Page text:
Kawasaki Heavy Industries (KHI) is still working to improve its profitability, which has been flat for the past three years. Much of this decline is due to the effects of the appreciation of the Japanese yen as well as a fall in sales in the company’s aerospace sector and difficulties in the rolling stock segment.
Kawasaki Heavy Industries’ consolidated net sales for fiscal year 2018, ended March 31, 2019, rose 1.3 percent to JPY1,595 billion compared to JPY1,574 billion in 2017. The company posted net income of JPY27.4 billion, compared to JPY28.9 billion in 2017.
The company recently tweaked its financial reporting in regard to aerospace, which enlarged its financial footprint. Previously the sector only included aircraft and helicopter programs. The new change has moved aviation gas turbines from the old Gas Turbine and Machinery unit under the sector’s aegis. The shift provides a much more accurate snapshot of KHI’s aerospace-related financials.
The new Aerospace Systems sector reported sales of JPY476 billion in 2018 compared to JPY475 billion in 2017. Under the old Aerospace organization, sales for 2017 were JPY332 million.
While aerospace growth has been subdued in the years following the boom, the market is nonetheless in stable shape and turning its full attention toward production. To meet this demand, Kawasaki Heavy Industries has added another two factory lines to its operations. These latest lines focus on component production for Boeing’s 777X. Interestingly, one of these assembly lines is located in the USA at a Kawasaki facility in Nebraska, marking the company’s first aerospace operation in the States.
In a related move, Boeing has retained Japan Aircraft Development Corp to build some 21 percent of its latest jet, the 777X. JADC is composed of KHI, Mitsubishi Heavy Industries, Fuji Heavy Industries (now Subaru), ShinMaywa Industries, and NIPPI Corp. The 777X will be the successor to Boeing’s popular 777 aircraft. Two models are currently on offer, the 777-8X and the 777‑9X, with the latter under development. Production began in 2017, and deliveries will follow by 2020.
As it seeks to diversify, KHI is looking to increase its work share on Airbus programs. So far, the company has secured a contract that will see it supply components for the Rolls-Royce Trent XWB engine used to power the new Airbus 350 XWB. In addition, the firm has signed on to develop components for Pratt & Whitney’s PW1100G-JM engine, which will power the Airbus A320neo family of aircraft. Under the auspices of Japanese Aero Engines Corp (JAEC), Kawasaki will manufacture parts of the engine’s fan and low-pressure compressor. With an order book for well over 1,000 aircraft, the A320neo program will be another steady revenue generator for the firm.
In the military aerospace sector, KHI received good news in the form of continued Japanese defense budget hikes. The FY19 defense budget marks the fourth consecutive year in which the topline figure has reached or exceeded JPY5 trillion, and will consume 5.3 percent of total planned state expenditures for the third consecutive year.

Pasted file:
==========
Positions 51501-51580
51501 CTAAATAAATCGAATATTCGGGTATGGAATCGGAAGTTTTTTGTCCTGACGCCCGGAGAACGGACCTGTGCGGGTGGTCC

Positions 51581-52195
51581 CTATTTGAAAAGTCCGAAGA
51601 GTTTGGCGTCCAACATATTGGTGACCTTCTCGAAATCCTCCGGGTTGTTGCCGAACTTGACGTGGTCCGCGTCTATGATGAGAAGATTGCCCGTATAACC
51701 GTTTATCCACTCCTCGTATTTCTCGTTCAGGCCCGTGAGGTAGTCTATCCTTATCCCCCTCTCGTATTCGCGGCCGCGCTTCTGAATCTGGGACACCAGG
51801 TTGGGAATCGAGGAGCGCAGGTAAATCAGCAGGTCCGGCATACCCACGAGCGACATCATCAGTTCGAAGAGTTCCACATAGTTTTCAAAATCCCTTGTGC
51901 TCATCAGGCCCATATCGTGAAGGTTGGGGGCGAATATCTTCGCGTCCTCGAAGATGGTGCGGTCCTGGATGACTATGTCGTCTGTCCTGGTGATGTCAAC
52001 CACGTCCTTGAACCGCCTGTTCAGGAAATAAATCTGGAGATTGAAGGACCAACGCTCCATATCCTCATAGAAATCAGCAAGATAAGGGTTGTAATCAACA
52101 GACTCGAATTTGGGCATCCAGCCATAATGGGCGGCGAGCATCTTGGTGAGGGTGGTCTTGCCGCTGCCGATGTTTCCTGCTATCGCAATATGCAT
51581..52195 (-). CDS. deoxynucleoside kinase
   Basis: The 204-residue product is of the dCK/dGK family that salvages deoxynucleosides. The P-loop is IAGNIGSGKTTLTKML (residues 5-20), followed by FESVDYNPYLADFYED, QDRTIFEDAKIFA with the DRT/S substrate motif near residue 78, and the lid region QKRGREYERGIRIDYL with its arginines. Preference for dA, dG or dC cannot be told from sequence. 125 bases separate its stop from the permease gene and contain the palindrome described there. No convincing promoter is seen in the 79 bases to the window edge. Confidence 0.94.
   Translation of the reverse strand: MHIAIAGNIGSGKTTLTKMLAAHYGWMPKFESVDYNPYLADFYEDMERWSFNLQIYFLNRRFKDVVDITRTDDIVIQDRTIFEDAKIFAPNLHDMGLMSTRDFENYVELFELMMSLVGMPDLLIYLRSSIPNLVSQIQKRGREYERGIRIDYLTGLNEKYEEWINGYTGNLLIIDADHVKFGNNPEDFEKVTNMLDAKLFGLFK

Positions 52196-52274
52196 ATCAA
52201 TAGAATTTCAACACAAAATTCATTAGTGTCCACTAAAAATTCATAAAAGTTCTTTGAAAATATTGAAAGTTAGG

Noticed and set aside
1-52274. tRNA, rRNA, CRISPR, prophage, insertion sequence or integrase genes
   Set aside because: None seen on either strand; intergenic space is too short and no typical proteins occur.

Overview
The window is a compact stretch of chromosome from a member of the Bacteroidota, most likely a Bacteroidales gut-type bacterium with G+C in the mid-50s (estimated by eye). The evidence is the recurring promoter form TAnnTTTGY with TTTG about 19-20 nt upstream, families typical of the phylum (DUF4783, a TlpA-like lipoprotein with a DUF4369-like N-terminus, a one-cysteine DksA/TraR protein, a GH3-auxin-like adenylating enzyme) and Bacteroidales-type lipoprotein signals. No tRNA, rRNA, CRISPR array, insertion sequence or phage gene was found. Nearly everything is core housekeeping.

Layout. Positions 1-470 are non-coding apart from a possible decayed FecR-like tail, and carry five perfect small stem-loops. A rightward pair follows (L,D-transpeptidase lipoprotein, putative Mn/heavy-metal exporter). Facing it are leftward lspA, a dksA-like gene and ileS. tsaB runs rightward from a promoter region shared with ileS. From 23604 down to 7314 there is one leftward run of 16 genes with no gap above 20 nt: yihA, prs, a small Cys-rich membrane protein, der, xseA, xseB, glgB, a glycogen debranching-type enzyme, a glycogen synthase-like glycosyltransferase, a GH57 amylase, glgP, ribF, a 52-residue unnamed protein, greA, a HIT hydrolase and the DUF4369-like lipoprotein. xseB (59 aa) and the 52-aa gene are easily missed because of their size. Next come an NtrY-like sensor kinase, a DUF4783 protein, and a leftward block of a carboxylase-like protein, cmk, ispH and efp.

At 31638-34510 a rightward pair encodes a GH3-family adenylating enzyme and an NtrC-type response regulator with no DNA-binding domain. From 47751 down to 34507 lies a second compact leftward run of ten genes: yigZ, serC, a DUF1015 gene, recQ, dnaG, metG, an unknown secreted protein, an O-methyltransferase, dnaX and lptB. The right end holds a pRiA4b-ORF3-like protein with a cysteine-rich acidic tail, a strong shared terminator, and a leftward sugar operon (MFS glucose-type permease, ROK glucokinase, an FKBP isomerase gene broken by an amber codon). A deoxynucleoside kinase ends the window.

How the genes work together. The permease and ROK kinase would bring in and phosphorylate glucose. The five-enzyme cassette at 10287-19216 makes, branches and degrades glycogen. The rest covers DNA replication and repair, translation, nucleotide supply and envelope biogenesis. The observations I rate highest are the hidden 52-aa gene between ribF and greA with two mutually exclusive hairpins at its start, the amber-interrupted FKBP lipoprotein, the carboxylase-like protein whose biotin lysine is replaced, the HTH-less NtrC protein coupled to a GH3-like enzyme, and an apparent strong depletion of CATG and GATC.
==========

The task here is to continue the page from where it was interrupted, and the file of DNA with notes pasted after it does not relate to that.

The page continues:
The latest budget continues to emphasize airspace and maritime reconnaissance, surveillance and early-warning capabilities, ongoing acquisitions projects from the F-35A (six fighters at a cost of JPY91.6 billion under the current budget markup) to RQ-4B Global Hawk drones (one at a cost of JPY8.1 billion) to E-2D early-warning aircraft (two at a cost of JPY54.4billion), plus the construction of two new 3,900-ton naval destroyers (JPY99.5 billion) and a submarine (JPY71.1 billion), and numerous upgrades and replenishments to existing equipment and missile stocks.
The concurrent development of the P-1 and C-2 aircraft for Japan’s Ministry of Defense remains a key program for KHI. The aircraft will replace Japan’s aging fleet of P-3C and C-1 aircraft. This $2.7 billion effort is Japan’s first large-scale aircraft development program for either the civil or military sector in 30 years. Still, such a high-profile program remains a target. In early 2018, there were grumblings from the Finance Ministry that the cost of the C-2 program is too high and that perhaps cheaper foreign alternatives should be investigated. At this point, however, the JASDF (Japan Air Self-Defense Force) is unlikely to switch from the C-2 to another aircraft.
Kawasaki is promoting the C-2 and P-1 on the export market, and both aircraft have already drawn interest from potential customers. The P-1 was displayed at the Paris Air Show in June 2017, marking the first time that a Japanese military aircraft had taken part in this major international event. A number of countries, including New Zealand and the United Arab Emirates, have expressed interest in the C-2 transport. The C-2’s most direct sales competitor, the Boeing C-17, exited production in 2015. However, the Kawasaki aircraft continues to face competition from the Airbus A400M hybrid strategic/tactical airlifter and, for some contracts, the Lockheed Martin C-130J and Embraer KC-390 tactical transports. In addition, flight testing of an electronic intelligence version of the C-2, dubbed the RC-2, began in early 2018, which may open another market for the aircraft.